Quantcast Fiber optic links communications systems. Discuss the most common types of line coding used in digital fiber optic communications including non-return-to-zero (NRZ), return-to-zero (RZ), and biphase (or Manchester). Describe the main type of analog modulation. State several precautions that need to be emphasized when installing fiber optic links on board ships. ">

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FIBER OPTIC LINKS

LEARNING OBJECTIVES

  • Upon completion of this chapter, you should be able to do the following:
  • Describe a basic point-to-point fiber optic data link.
  • Explain the difference between digital and analog fiber optic communications systems.
  • Discuss the most common types of line coding used in digital fiber optic communications including non-return-to-zero (NRZ), return-to-zero (RZ), and biphase (or Manchester).
  • Describe the main type of analog modulation.
  • State several precautions that need to be emphasized when installing fiber optic links on board ships.

FIBER OPTIC SYSTEM TOPOLOGY

Most of the discussion on fiber optic data links provided earlier in this training manual refers to simple point-to-point links. A point-to-point fiber optic data link consists of an optical transmitter, optical fiber, and an optical receiver. In addition, any splices or connectors used to join individual optical fiber sections to each other and to the transmitter and the receiver are included. Figure 8-1 provides a schematic diagram of a point-to-point fiber optic data link.

Figure 8-1. - A schematic diagram of a point-to-point fiber optic data link. 

A common fiber optic application is the full duplex link. This link consists of two simple point-to-point links. The links transmit in opposite directions between the equipments. This application may be configured using only one fiber. If configured with one fiber, fiber optic splitters are used at each end to couple the transmit signal onto the fiber and receive signal to the detector.

All fiber optic systems are simply sets of point-to-point fiber optic links. Different system topologies arise from the different ways that point-to-point fiber optic links can be connected between equipments. The term topology, as used here, refers to the configuration of various equipments and the fiber optic components interconnecting them. This equipment may be computers, workstations, consoles, or other equipments. Point-to-point links are connected to produce systems with linear bus, ring, star, or tree topologies. Point-to-point fiber optic links are the basic building block of all fiber optic systems.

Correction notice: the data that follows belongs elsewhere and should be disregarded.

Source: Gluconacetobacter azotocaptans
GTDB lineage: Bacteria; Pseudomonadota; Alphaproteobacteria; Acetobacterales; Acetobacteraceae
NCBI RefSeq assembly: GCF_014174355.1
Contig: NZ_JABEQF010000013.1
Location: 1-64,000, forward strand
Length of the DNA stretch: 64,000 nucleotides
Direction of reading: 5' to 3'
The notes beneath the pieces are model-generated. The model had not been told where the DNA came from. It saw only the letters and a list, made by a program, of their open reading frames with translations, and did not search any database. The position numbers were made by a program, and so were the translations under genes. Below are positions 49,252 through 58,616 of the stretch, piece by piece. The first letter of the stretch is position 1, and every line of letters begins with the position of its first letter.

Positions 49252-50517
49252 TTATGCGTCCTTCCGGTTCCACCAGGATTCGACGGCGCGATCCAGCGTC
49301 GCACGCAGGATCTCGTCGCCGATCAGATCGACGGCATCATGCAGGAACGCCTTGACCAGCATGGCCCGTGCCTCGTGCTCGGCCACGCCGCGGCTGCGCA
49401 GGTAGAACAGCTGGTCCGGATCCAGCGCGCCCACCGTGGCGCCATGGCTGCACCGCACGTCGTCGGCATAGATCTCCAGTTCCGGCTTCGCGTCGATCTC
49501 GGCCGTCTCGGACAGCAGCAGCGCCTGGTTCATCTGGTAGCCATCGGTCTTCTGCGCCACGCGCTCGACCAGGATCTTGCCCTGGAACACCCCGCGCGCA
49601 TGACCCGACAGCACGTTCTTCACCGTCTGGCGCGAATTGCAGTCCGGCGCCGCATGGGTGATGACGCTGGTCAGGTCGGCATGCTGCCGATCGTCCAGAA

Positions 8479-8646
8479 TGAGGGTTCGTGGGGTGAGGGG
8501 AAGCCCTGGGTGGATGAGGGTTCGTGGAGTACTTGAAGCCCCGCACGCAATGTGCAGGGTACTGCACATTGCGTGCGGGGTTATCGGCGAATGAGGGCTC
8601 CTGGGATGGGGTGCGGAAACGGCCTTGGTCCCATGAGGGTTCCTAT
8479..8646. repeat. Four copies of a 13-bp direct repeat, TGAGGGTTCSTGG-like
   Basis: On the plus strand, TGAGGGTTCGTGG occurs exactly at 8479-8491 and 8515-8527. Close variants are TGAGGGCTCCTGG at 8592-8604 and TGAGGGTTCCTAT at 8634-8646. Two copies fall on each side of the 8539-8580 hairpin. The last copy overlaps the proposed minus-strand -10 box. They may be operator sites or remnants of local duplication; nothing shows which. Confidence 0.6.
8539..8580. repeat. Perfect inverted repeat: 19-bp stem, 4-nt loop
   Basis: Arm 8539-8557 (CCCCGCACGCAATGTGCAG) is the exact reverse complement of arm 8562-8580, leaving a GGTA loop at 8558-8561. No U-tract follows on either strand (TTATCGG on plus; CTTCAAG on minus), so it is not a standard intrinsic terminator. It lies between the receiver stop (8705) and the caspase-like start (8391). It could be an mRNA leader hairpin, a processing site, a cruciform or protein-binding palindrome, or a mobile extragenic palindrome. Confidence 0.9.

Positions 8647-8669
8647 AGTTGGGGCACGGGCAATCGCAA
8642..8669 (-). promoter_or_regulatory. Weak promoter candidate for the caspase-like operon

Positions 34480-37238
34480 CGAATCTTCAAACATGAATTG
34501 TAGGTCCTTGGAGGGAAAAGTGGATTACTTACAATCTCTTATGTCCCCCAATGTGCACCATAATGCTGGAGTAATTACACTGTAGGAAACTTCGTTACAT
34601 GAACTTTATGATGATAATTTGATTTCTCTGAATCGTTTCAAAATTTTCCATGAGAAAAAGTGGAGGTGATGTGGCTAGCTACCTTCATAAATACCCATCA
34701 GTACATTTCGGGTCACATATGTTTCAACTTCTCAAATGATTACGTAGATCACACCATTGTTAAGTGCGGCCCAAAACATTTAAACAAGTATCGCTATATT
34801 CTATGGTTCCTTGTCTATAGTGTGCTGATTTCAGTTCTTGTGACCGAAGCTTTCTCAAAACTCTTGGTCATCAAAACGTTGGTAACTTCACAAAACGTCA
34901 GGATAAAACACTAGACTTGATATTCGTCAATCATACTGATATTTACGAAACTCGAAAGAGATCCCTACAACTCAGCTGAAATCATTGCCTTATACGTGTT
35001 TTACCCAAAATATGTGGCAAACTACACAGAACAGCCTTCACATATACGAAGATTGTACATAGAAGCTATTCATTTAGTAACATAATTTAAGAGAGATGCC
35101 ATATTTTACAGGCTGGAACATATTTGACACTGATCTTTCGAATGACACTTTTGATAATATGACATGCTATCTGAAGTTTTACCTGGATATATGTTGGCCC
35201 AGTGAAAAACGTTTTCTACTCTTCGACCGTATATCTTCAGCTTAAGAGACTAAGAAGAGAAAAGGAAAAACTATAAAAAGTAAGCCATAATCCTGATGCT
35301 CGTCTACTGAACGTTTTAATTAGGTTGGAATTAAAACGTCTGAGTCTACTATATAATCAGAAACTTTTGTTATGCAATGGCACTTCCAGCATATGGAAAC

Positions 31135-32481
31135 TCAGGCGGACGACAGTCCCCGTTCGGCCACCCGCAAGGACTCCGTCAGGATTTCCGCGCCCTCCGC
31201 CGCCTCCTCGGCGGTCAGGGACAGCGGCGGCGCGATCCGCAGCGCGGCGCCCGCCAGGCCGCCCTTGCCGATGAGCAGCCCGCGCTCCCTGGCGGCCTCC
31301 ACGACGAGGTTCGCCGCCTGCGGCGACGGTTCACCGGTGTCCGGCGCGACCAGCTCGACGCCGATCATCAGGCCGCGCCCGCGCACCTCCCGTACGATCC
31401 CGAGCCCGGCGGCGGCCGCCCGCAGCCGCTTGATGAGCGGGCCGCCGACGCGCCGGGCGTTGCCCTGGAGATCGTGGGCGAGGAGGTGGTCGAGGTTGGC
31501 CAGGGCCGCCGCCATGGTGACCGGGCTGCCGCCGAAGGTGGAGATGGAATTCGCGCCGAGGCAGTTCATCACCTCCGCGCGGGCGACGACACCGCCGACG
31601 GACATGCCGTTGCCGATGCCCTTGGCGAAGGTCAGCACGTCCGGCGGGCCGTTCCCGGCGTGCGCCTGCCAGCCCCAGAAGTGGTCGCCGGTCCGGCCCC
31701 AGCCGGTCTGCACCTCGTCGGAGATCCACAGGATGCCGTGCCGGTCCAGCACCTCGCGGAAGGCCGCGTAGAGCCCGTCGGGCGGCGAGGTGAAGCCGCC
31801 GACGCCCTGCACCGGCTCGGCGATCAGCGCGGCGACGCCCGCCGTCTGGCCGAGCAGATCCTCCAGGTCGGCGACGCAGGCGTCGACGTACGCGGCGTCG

A linear bus topology consists of a single transmission line that is shared by a number of equipments (see figure 8-2). Generally the transmission line in a fiber optic linear bus consists of two optical lines, one for each direction of communication.

Optical taps (optical splitters) are used by each equipment to connect to each line. For each line, the optical tap couples signals from the line to the equipment receiver and from the equipment transmitter onto the line. The connection between any two equipments is a simple point-to-point link that contains the optical tap for each equipment.

Figure 8-2. - Linear bus topology. 

A ring topology consists of equipments attached to one another in a closed loop or ring (see figure 8-3).

The connection between each equipment is a simple point-to-point link. In some systems each equipment may have an associated optical switch. In normal operation, the switch routes signals from the fiber connected to the previous equipment to the receiver. It also routes signals from the transmitter to the fiber connected to the next equipment. In bypass operation, the switch routes signals from the fiber connected to the previous equipment to the fiber connected to the next equipment. In each case, the connection between adjacent equipments on the ring is a simple point-to-point link through fiber, connectors, and switches.

Figure 8-3. - Ring topology. 

In the star topology, each equipment is connected to a common center hub (see figure 8-4). The center hub can be a passive fiber optic star coupler or an active equipment. If the center hub is a passive star coupler, each equipment transmitter is connected to an input port of the coupler and an output port of the coupler is connected to each equipment receiver. The connection between any two equipments is a simple point-to-point link through the star coupler. If the center hub is an active equipment, the connection between any two equipments consists of two point-to-point links. Each connection consists of one link from the first equipment to the center hub and a second link from the center hub to the second equipment.

Figure 8-4. - Star topology. 

A tree topology consists of a transmission line that branches, or splits (see figure 8-5). A tree topology may have many different branching points. At each branching point either a passive fiber optic splitter or an active branching device is used. In many cases both passive couplers and active branching devices are used within a particular system. Regardless of the branching method, each connection within the tree is a simple point-to-point link through splitters or multiple point-to-point links through active branching devices.

Figure 8-5. - Tree topology.

 

Q.1 List four system topologies that can be constructed using point-to-point fiber optic links.
Q.2 Which topology (linear bus, ring, star, or tree) consists of equipments attached to one another in a closed loop?
Q.3 Which topology (bus, ring, star, or tree) has a center hub interconnecting the equipments?




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